A UN-backed peacekeeping mission in Somalia, which faces attacks by an Al-Qaeda affiliate, received unanimous Security Council backing Tuesday until July 31.
The African Union Mission in Somalia (AMISOM), with about 21,600 troops, operates with the approval of the UN and relies on international funding.
By extending AMISOM’s mandate to the end of July, the United Nations Security Council allowed for a review of recommendations expected in a “joint assessment” report on Somalia to be presented by June 15.
In its resolution, the Security Council recalled that it authorized the African Union to reduce AMISOM to roughly 20,600 personnel by October 30, after 1,000 troops were pulled out last year.
There are plans for a full withdrawal of foreign troops by December 2020, but heads of state and ministers from the main troop contributors – including Burundi, Djibouti, Ethiopia, Kenya, and Uganda – in March warned the timeframe for the drawdown was “not realistic and would lead to a reversal of the gains made by AMISOM.”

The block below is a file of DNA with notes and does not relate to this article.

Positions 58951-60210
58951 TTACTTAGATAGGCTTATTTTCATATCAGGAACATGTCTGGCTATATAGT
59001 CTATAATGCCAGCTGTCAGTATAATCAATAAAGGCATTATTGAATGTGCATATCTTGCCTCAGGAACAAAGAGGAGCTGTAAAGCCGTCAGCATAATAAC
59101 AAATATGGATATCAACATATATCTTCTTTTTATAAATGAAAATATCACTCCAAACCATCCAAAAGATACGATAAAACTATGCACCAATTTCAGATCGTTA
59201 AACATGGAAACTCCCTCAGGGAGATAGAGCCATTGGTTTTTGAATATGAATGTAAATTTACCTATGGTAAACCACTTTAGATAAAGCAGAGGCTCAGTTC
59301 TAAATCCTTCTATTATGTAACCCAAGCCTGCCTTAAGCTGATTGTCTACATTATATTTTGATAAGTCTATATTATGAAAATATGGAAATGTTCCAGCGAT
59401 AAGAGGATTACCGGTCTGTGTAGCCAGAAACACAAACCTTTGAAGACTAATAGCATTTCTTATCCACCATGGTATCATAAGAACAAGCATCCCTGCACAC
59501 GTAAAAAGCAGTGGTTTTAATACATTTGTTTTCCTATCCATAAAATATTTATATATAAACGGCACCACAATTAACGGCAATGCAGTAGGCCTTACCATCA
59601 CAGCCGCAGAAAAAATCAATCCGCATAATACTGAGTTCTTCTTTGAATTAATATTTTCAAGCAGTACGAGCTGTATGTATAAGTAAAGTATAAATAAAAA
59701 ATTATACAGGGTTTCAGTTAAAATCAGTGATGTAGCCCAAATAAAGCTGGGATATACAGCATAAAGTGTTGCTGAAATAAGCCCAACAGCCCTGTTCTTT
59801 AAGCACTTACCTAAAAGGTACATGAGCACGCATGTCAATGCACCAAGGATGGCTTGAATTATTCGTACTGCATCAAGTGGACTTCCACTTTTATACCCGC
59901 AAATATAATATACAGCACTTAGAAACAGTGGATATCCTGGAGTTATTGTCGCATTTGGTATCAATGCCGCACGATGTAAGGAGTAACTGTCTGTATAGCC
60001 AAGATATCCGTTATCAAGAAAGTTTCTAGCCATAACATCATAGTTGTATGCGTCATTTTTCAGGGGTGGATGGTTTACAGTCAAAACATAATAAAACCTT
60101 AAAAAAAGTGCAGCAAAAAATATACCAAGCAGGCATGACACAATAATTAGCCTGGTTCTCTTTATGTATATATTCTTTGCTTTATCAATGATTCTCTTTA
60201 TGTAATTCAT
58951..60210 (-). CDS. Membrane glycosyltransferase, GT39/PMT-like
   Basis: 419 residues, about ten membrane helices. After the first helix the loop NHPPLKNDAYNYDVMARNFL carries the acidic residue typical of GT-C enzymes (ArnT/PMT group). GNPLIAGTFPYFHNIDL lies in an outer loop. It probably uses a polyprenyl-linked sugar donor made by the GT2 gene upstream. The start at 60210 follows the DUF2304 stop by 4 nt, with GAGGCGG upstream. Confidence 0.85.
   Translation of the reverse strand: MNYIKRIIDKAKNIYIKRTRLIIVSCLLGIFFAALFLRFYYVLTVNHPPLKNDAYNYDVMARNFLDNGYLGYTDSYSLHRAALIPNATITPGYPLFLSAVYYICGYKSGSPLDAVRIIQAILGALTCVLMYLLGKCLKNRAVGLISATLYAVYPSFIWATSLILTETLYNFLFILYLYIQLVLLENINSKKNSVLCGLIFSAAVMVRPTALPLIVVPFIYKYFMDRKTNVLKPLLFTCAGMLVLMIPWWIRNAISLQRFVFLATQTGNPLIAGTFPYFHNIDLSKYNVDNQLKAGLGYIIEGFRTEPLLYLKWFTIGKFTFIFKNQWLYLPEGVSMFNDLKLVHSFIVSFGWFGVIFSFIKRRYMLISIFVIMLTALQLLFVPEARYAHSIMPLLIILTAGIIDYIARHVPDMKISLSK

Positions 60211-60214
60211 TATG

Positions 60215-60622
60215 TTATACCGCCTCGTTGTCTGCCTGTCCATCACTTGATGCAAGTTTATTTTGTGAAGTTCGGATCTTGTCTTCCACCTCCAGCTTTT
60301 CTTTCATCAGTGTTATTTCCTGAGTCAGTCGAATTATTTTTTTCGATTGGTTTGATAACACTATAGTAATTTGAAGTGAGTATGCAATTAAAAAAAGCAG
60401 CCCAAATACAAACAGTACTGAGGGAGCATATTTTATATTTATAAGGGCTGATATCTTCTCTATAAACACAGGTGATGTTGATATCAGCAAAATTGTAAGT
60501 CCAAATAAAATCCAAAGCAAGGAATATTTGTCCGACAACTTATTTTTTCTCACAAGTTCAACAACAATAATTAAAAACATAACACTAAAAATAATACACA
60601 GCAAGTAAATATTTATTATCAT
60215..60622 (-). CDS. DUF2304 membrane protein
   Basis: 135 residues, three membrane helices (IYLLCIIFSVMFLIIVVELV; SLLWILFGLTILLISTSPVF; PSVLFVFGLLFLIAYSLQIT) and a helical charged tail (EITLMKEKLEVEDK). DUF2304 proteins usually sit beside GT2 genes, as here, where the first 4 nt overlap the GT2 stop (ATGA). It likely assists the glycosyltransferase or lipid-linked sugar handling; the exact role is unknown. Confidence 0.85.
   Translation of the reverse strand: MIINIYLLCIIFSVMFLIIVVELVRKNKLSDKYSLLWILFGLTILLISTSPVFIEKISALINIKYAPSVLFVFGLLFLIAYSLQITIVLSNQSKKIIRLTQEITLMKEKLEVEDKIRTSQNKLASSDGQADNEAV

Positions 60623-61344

The mission was deployed in 2007 to defend the internationally-backed government against attacks by the Shabaab, a Somali-led Al-Qaeda affiliate.
The Shabaab was blamed for the country’s worst ever attack, in which a truck bombing left more than 500 dead in October last year.
Experts describe the bloated and largely ineffective Somali army as a collection of clan militias, with various international militaries providing poorly-coordinated training to different units.
The Shabaab lost its foothold in Mogadishu in 2011 but has continued its fight.